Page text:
Abnormal pain sensitization Understand the definitions surrounding acute and chronic pain.

Describe the common causes of acute and chronic pain syndromes.

Identify neuropathic, somatic nocioceptive and visceral pain.

Understand the common pathways of pain.

Be familiar with modalities of treatment utilized for acute and chronic pain patients.

Be able to answer the 5 questions so that we can get our CME credit!!! :o)


Pain is a physiologic process Pain is not objective, but is a SUBJECTIVE phenomenon in which the sensation, interpretation, and expression of that pain
varies between patients based on previous experiences, superimposed depression and cultural identifications! 2. The sensation of pain is an objective finding in all patients. The anatomy of pain Clonidine Alpha-2 agonist
can be used P.O., transdermal or in regional blockade
mimicks the activation of descending inhibitory pathways...in the dorsal horn area.
clincally used to treat hypertension as well, i.e. Catapress
also used to treat cancer pain, i.e., Duraclon
effects are additive to other pain medications, therefore may decrease other dosages
3. Clonidine can be used as an adjunctive medication for pain management. Types of Nerve Fibers

Type Size Myelinated Function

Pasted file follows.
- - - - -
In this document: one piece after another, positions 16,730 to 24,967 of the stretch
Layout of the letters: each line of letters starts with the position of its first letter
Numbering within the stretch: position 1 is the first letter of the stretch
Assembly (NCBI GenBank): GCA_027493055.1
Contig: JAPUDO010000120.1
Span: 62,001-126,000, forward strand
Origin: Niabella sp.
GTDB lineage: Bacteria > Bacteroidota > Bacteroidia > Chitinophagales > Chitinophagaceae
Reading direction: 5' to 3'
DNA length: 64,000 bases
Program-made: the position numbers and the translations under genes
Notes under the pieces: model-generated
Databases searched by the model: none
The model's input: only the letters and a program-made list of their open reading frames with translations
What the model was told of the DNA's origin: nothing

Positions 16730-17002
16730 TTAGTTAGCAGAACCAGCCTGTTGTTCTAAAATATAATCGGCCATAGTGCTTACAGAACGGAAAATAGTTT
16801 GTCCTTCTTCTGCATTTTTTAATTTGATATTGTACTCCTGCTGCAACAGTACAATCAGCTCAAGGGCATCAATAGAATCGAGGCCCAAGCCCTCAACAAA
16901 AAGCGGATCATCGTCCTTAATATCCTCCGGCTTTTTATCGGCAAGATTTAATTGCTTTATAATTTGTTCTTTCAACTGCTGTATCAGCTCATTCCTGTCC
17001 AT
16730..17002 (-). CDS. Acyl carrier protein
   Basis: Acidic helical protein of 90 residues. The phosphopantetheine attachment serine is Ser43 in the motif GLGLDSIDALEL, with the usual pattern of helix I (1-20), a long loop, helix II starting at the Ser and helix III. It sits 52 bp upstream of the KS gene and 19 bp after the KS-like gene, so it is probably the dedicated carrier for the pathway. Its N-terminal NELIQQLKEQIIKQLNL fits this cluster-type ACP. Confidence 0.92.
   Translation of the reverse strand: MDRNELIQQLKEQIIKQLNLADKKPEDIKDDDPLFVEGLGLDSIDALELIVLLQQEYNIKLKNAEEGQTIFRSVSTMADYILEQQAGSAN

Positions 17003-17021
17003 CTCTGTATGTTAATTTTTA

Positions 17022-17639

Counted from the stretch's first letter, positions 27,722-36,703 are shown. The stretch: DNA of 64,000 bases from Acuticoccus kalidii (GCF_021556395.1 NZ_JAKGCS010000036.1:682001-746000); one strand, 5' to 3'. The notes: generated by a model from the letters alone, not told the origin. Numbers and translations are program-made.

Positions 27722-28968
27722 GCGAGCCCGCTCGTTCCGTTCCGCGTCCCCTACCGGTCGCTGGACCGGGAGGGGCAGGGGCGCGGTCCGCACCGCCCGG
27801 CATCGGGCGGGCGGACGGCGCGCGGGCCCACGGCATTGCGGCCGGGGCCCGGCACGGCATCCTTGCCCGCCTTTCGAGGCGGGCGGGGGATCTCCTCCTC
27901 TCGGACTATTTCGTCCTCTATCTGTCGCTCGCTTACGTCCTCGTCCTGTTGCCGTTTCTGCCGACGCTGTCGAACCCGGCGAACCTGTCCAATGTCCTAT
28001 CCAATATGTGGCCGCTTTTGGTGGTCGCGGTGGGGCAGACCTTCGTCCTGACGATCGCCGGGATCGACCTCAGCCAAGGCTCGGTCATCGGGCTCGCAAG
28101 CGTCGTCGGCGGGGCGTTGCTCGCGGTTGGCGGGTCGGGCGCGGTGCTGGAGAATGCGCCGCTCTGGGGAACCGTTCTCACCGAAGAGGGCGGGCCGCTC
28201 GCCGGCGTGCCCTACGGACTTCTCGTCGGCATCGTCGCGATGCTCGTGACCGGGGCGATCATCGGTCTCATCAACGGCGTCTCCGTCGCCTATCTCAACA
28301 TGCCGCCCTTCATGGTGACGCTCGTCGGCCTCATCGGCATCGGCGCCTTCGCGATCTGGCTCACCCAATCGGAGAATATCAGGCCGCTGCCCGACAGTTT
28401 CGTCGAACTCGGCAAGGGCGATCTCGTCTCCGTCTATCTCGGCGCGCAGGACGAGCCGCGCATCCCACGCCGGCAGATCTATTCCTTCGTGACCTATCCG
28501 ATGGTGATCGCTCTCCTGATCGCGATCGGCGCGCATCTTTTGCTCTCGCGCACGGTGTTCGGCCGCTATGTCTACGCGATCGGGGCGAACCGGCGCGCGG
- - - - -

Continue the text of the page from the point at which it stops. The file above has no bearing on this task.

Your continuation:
A-alpha Large Yes Motor

A-beta Proprioception, pressure, touch

A-delta Pain

A-gamma Muscle spindles


B Medium Preganglionic autonomic


C Small No Autonomic and Pain



1. a-delta and C fibers carry pain sensations to the central nervous system. Spinal Stenosis Symptoms:
Low back pain with or without radiculopathy encroachment of the nerves as they exit the spinal cord (narrowing of the canal, osteophyte formation or thickening of the ligamentum flavum are common causes).
numbness or weakness in buttocks or legs
symptoms improve with rest, lying down or bending forward at waist (shopping cart posture).

Phantom Limb Pain caused by Central Sensitization
"amplification of a simple stimulus"
exhibits "Deafferentiation pain"
Most difficult of all pain syndromes to treat!
nerves of CNS "remember" the limb and many times remember the last pain stimulus elicited Phantom Limb Syndrome Treatment of Phantom Limb Pain
Anticonvulsants
Opioids
Topical
Local Anesthetics
Muscle Relaxants
Sympathetic Blocks i.e., Stellate Ganglion or Lumbar Sympathetic Block
Spinal Cord Stimulators
Peripheral nerve stimulators
Spinal drug delivery systems

4. Phantom pain is not a real pain sensation and therefore can be controlled with NSAIDS. Regional Myofascial Pain includes any muscle/fascial disease including fibromyalgia